Falling in Love

Practice of the Week
Falling in Love

Category: Ecospiritual. These practices are oriented toward developing our spirituality through our connection with our planet home and our responsibility to care for it.

The path of creation is joyful. Instead of dwelling on and being paralyzed by all the negativity of the world, we decide to create the type of world in which we want to live. This is a sacred place, where we walk on holy ground with every step and form deep and lasting relationships and communities where diversity is honored and uniqueness is respected, and where the Earth itself is healed and restored.
Probably many of us shake our heads at the impossibility of it all, and understandably so. All of us at some point have felt some despair at the state of things. It’s true that there are great forces at work, but just how they will affect us remains to be seen.

There is no doubt that we are in the midst of planetary change. We have surpassed the limits of Earth’s ability to regenerate its life-support systems. The climate is changing. Energy sources that fueled the Industrial Revolution may not last much longer. We are in the midst of a major transition, and the future doesn’t seem as clearly predictable as it once did. In the end, a “corrective” to our excesses is bound to occur, one way or another. The question is how to get there.

The chances of a positive short- and long-term future are far greater if we begin creating it now. If we start making the changes we want to see – cultivating reverence and awe for the Earth and allowing that reverence to form the foundation for our way of being – we are on the way to recreating the Earth. Thoreau understood this when he wrote in On Man & Nature:
“When I would recreate myself, I seek the darkest wood, the thickest and most interminable, and to the citizen, most dismal swamp. I enter the swamp as a sacred place – a sanctum sanctorum. There is the strength, the marrow of nature.”
This is the kind of strength that will sustain us through the necessary losses and changes to come.

Insects that undergo metamorphosis from a larva to their adult form enter a cocoon, where they are transformed. In the cocoon, the larva begins to dissolve. The old form collapses, and the new winged insect begins to form. The process is directed by so-called imaginal cells. These cells facilitate the transformation in ways that scientists are only beginning to understand. Our culture and our world are entering the cocoon. Change is upon us. Old ways are dissolving. Those who embark on the path of creation are the imaginal cells of this global process. We must envision the new, and midwife it into being through our dreams and our hard work. There is no other way.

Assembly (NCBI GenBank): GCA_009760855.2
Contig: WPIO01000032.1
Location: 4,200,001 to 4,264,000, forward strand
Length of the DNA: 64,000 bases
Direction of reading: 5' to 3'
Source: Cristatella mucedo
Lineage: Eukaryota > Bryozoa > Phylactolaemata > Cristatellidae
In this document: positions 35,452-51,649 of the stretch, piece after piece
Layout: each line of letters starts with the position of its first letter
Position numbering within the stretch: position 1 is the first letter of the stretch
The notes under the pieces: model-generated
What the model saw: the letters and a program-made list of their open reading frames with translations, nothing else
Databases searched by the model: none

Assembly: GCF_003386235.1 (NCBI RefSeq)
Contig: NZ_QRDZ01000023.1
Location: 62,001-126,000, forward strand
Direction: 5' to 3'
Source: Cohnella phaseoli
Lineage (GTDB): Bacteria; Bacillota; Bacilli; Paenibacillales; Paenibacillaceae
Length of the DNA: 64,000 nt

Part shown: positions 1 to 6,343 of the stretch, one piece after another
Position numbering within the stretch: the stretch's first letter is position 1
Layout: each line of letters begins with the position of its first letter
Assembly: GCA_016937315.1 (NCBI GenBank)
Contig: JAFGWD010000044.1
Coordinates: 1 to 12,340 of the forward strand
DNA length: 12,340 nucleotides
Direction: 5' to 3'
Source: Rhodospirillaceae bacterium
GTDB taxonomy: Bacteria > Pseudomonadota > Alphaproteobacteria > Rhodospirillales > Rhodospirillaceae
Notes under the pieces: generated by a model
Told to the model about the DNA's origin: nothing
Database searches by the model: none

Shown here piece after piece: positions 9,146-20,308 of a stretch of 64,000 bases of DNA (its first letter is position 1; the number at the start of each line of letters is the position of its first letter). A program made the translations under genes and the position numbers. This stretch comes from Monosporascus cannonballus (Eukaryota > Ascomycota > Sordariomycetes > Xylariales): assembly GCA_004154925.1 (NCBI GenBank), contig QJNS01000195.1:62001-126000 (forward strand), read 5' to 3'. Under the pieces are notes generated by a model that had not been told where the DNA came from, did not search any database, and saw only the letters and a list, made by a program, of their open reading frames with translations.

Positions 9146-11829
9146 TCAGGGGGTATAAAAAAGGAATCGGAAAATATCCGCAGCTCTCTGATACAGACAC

The joyful part comes into play when we see just how much we love this exquisite, blue-green jewel that is our home. We are creatures of this place. We are the consciousness of Gaia, now able to realize this fact, truly understand it, and act upon it in ways that previous generations could not. We are the beloved children, the prodigal sons and daughters of our planet, who now understand the need to come. We are the beloved children now growing up, who realize that excess is unsustainable, greed is unacceptable, responsibility is a necessity, and our adulthood as a species is upon us. As mature beings now, we have fallen in love: utterly, madly, and gloriously in love with this place, this Earth and all who live upon it, human and nonhuman. We are head over heels for this sublime and unimaginable state of being. We are in love with Life, not our own small lives, but Life with a capital L. The Universe and All That Is. Life.


1. Ceremoney of Closure. Just as at the beginning, create a small personal ritual to mark the journey you have taken. Through words or actions, symbolize the Path of Awakening, the Path of Un-Learning, the Path of Discovery, and the Path of Creation. Incorporate elements of previous exercises, or create something entirely new.

2. Journal Closure. Even if you plan to write more in your journal later, spend some time re-reading what you have written and reflect on your experience of working through the previous practices. Which ones resonated strongly with you? Did you feel drawn to any particular ideas? What made you uncomfortable? Why?

3. Beloved Earth. Go you your favorite outdoor place. Bring a gift of thanks and leave it somewhere nearby in an inconspicuous place where it is unlikely to be disturbed by people. Your gift can be a small token that symbolizes your gratitude and appreciation for the Earth – something natural, not synthetic. Possibilities include: flowers, birdseed, bread, a seashell, a stone, water, honey, a lock of your hair, dried herbs, an object of unfinished wood. It should blend in with the land. Offer your gift, and spend some time pondering what it means to love the Earth.

Group Activities

Celebration of Life. Decorate your group altar with symbols of your love for the Earth and all its creatures. Share poetry, stories, and songs. Eat a meal together. Reflect on your experiences as a group, and share memories. Gather in circle, hold hands, and reflect on what it means to love the Earth. You might brainstorm future actions. Honor your group’s unique vision for the world and yourselves as participants in it.

Questions for Group Conversation:
  • Have you ever had an experience that caused you to feel a sense of love for the natural world? What was it?
  • What does loving the Earth mean to you? What might it mean in a broader cultural context?
  • Do you think a better future is possible? If so, how can we get there? If not, why not?
  • What now? Where do you go from here?
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